As a service organization, the majority of the City’s expenses are dedicated to staff—just like the School District.  Compared to other cities in King County, the City is very leanly staffed (see question below regarding City staffing level).  Moreover, during the Great Recession, service level cuts were made that haven’t been restored yet.  For example, 2.5 employees were cut from the Right-of-Way (ROW) Team in the Public Works Department, resulting in the deferral of vegetation maintenance along many roadsides.  In 2017, a half-time ROW Arborist position was restored, but the backlog of work is enormous.  In addition, maintenance on public buildings was deferred, with much of the work pushed out to future years.  Any “belt tightening” would require service level reductions.
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Q:  Will there be a negative financial impact to the City from the adopted changes to the Town Center development code in 2016 and to the residential development code in 2017?
It’s too soon to say definitively, but it's fair to state that there has been no new development in the Town Center since the Town Center development code was revised in 2016. To provide some perspective on development activity, the following two charts show:
  • Upper Chart: New construction assessed valuation (AV) vs. total City AV in 2008-2017
  • Lower Chart: New construction levy vs. total City levy in 2008-2017.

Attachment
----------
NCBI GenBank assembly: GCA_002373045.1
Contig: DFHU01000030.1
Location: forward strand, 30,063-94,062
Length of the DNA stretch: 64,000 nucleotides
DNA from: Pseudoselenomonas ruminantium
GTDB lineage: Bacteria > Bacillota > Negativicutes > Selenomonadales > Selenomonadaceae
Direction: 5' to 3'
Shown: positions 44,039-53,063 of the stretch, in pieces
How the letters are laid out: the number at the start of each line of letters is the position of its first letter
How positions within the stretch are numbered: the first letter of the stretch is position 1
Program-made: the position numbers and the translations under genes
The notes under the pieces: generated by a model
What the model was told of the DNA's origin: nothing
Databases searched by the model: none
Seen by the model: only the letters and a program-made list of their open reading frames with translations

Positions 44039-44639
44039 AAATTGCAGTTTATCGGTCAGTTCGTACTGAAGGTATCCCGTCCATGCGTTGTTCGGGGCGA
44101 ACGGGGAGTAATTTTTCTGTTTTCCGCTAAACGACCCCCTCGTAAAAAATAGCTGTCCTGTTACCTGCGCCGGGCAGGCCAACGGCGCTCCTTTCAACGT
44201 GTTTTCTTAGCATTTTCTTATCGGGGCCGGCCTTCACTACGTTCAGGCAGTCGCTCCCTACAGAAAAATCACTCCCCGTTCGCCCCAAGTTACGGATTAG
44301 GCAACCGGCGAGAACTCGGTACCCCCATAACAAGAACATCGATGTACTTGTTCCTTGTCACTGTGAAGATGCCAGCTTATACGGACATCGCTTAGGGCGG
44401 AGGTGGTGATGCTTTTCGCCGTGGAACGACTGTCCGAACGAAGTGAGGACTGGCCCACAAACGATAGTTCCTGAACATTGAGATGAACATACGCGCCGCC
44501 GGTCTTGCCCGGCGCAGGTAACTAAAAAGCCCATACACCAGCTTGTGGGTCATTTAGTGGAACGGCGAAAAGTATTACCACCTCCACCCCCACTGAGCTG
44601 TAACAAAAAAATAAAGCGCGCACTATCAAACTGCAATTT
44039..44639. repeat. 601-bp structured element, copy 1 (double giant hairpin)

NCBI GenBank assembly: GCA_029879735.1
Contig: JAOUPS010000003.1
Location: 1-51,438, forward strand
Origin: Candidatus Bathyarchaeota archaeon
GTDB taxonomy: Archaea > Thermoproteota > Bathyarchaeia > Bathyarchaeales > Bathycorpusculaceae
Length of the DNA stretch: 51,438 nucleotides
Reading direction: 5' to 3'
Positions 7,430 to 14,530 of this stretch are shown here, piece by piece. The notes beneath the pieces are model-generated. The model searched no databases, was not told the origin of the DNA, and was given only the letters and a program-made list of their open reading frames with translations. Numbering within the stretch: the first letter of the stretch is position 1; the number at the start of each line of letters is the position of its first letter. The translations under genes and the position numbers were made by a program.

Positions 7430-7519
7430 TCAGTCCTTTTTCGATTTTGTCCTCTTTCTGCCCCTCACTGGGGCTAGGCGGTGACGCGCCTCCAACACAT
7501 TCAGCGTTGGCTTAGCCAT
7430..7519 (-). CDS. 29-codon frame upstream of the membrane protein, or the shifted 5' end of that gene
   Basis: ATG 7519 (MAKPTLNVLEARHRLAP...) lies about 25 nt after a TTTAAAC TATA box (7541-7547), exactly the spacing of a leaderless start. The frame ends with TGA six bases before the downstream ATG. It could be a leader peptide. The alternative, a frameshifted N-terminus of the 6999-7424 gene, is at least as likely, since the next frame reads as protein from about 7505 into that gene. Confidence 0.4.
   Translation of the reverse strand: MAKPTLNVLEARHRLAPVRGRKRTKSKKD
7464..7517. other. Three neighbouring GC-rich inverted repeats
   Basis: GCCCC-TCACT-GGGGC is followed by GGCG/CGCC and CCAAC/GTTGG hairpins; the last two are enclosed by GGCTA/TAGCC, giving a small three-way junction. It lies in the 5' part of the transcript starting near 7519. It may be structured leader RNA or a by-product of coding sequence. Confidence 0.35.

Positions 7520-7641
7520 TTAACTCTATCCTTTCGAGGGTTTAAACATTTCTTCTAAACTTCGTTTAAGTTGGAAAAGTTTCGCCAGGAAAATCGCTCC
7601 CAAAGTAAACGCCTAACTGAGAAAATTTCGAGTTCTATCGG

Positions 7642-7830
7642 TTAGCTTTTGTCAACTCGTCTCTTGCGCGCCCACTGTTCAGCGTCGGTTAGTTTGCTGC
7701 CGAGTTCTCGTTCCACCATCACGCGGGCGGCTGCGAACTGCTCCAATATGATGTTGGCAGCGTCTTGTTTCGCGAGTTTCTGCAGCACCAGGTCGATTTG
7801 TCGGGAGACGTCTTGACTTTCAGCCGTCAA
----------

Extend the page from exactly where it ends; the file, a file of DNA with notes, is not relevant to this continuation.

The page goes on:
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Correspondingly, the amount of property tax generated by “new construction” annually equals 1%, on average, of the total property tax levy remitted to the City in 2008-2017.  This equates to only $130,500 per year.

In 2016, $5.92 million, or 20% of total General Fund revenues, was generated by a high level of development on the Island, which breaks down as follows:
  • $3.24 million in development permit & land use fees (this represents an all-time high encompassing an estimated "spike" of $700,000-$800,000)
  • $2.50 million in construction sales tax (this also represents an all-time high encompassing an estimated "spike" of $700,000-$800,000 too)
  • $181,000 in property tax from “new construction” (ongoing)
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Q:  How does Washington State's property tax system work?
As home values rise, people often assume their property taxes automatically go up too. In fact, that's not the case: Washington is one of just two states where property taxes are levy-based, rather than rate-based. That means rising property values on Mercer Island don't translate to higher revenues for your City government.